41% of men
and 29% of women say they've experienced it, and 59% of men and 49% of women
say they believe it can happen - that heart-stopping moment when you first lay
eyes on someone and instantly "know" that it was meant to be. But
does love at first sight really exist? Why does it happen to some people and
not others? And can the phenomenon be scientifically proven?
something we might never know for sure, say researchers who've toiled away in
labs, analysing couples new and old to try to understand what made them
instantly connect. So let's examine the evidence:
Though women are stereotypically the more romantic sex, men not only experience love at first sight more often than women; they believe in it more strongly too. And that, say biologists, is down to their genetic makeup. Men are more governed by visual components, so if they see a woman who appeals to them physically, it will trigger a surge of hormones and they'll feel that rush of romantic love that's often the first stepping stone to longer-lasting love. Women tend to tread more cautiously because they want to ensure they're choosing the right person to potentially father their children.
Phase one is romantic love - that intense desire to connect with someone from first or early meetings. It can last anywhere from 18 months to three years, say experts. This phase is defined by a rush of dopamine, which makes you feel out of control, desperately happy and urgently in need of being with the other person. This very primal reaction is experienced even by mammals in the wild. Romantic love is usually accompanied by the second phase - the sex drive going into, well, overdrive - and eventually segues into deeper attachment.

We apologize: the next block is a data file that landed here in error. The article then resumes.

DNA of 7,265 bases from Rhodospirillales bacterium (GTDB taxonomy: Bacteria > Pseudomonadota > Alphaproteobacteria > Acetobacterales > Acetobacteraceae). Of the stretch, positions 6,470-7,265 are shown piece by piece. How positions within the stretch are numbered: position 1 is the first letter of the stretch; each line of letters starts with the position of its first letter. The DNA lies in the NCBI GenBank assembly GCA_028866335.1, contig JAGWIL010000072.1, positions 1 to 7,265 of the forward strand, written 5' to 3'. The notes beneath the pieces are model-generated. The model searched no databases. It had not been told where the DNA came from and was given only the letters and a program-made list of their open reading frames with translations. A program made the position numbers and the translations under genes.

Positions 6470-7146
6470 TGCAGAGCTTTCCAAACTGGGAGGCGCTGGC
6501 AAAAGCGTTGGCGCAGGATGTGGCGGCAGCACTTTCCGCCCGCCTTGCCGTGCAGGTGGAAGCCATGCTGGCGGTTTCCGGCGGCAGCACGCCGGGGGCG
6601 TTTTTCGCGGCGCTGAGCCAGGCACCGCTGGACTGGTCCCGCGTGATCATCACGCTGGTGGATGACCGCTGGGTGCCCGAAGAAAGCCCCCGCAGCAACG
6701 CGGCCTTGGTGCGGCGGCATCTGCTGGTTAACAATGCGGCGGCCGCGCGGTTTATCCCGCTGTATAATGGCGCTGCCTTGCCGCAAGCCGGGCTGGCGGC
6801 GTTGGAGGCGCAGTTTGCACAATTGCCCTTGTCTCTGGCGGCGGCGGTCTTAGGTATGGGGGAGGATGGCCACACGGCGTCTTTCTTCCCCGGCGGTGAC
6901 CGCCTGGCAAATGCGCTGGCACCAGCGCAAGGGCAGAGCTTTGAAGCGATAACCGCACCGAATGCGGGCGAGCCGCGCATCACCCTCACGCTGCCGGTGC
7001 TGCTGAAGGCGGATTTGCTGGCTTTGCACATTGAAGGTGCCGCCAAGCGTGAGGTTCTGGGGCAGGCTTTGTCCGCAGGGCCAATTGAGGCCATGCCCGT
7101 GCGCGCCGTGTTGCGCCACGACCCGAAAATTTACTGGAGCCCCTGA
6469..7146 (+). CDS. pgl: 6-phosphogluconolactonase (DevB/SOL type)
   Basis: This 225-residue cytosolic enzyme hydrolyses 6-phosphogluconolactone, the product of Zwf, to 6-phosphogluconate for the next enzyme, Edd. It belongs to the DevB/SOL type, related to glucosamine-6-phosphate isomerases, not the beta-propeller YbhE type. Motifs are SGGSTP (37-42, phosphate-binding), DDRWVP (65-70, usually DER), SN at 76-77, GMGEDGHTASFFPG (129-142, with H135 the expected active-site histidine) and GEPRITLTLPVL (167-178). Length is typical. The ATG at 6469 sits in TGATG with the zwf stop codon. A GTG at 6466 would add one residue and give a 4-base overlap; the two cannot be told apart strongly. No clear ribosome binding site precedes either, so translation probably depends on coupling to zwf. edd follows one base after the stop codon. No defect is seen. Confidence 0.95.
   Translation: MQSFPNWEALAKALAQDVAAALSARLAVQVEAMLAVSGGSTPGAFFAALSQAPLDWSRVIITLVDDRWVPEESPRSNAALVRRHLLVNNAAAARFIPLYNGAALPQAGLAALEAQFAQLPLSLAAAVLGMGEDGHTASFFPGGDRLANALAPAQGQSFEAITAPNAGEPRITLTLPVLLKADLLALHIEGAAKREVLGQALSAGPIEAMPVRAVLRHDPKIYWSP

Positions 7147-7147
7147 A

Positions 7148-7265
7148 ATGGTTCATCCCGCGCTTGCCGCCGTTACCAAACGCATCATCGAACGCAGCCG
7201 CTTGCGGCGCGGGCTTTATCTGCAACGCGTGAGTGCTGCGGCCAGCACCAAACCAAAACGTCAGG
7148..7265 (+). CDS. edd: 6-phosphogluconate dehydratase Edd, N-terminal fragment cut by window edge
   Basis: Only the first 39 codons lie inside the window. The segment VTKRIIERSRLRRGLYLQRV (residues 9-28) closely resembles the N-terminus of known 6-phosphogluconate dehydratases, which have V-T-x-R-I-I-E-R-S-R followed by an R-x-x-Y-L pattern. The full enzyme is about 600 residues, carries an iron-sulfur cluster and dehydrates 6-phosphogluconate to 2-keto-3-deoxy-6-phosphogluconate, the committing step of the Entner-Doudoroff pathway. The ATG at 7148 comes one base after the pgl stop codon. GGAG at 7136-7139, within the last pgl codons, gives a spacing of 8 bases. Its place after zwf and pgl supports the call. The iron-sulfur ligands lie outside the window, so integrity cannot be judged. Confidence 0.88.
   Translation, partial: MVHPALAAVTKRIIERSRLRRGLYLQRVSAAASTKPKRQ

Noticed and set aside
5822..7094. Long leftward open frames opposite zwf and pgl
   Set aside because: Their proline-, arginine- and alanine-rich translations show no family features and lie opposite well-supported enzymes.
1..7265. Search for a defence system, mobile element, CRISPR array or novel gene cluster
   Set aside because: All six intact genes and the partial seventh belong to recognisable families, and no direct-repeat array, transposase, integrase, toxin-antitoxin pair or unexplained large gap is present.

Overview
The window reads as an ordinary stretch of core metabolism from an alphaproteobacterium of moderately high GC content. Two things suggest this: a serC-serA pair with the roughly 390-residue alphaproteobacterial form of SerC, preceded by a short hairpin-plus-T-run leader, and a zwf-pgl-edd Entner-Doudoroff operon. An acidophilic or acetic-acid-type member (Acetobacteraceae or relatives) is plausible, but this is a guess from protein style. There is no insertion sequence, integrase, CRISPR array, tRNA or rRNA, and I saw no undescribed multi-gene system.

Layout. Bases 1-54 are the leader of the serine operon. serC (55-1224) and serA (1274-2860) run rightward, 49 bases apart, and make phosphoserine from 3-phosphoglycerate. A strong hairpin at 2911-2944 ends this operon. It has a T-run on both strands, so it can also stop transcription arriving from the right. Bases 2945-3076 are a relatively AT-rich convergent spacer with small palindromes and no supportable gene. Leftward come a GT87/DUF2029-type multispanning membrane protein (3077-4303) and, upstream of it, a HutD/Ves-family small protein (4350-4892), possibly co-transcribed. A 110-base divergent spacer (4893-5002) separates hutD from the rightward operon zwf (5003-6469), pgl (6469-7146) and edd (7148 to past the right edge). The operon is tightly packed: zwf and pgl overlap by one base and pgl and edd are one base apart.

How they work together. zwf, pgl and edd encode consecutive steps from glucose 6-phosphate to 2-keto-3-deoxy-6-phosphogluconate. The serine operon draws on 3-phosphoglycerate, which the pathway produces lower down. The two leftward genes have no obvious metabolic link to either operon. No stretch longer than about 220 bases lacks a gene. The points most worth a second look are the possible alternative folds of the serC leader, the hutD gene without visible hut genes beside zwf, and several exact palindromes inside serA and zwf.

In summer 1967, Ben Bryant
walked onto a New York stage in character as Billy in a theatre
production of Carousel. Sat in the first row was Elizabeth Hepburn and Ben was instantly mesmerised: "It was as though there were a spotlight on her". During the interval he tracked down Lizzie and invited her for lunch.
One week later he told her he loved her - she demurred (remember what we said about men and women); three months later they married. Their
union lasted for 31 years until the pair sadly divorced. But three years later
they were drawn together again by the September 11th terrorist attacks -
Elizabeth felt an urge to reach out to her former love. Ben, still living in
the apartment they'd shared throughout their marriage, was spellbound once
more, and the pair began to date. They moved in together a short time later and married for a second time in 2010. “If
you’re blessed enough to experience love at first sight, don’t fight it,” says
Mr. Bryant, now 79. “Experience it. Examine it. Follow your heart."
Though that rush of hormones associated with romantic love eventually passes (thank goodness, or none of us would ever get any work done), passion, contrary to popular belief, does not have to diminish through time. In a recent study of longtime couples asked to describe their union on a scale of "not at all in love" right through to "very intensely in love", the majority chose the latter. This surprised the researchers, who said that the level of passion demonstrated by couples who'd been together 10 years might be more about them wanting to present the right image. Oh ye scientists of little faith!
A new music video by British band Seafret was inspired by the 1997 experiment conducted by psychologist Arthur Aron, who wanted to establish if complete strangers could fall in love. The volunteers were put into pairs and each asked to answer 36 questions before staring into each other's eyes for four minutes. Within six months, two of the couples were married. You can watch the 'Wildfire' music video below.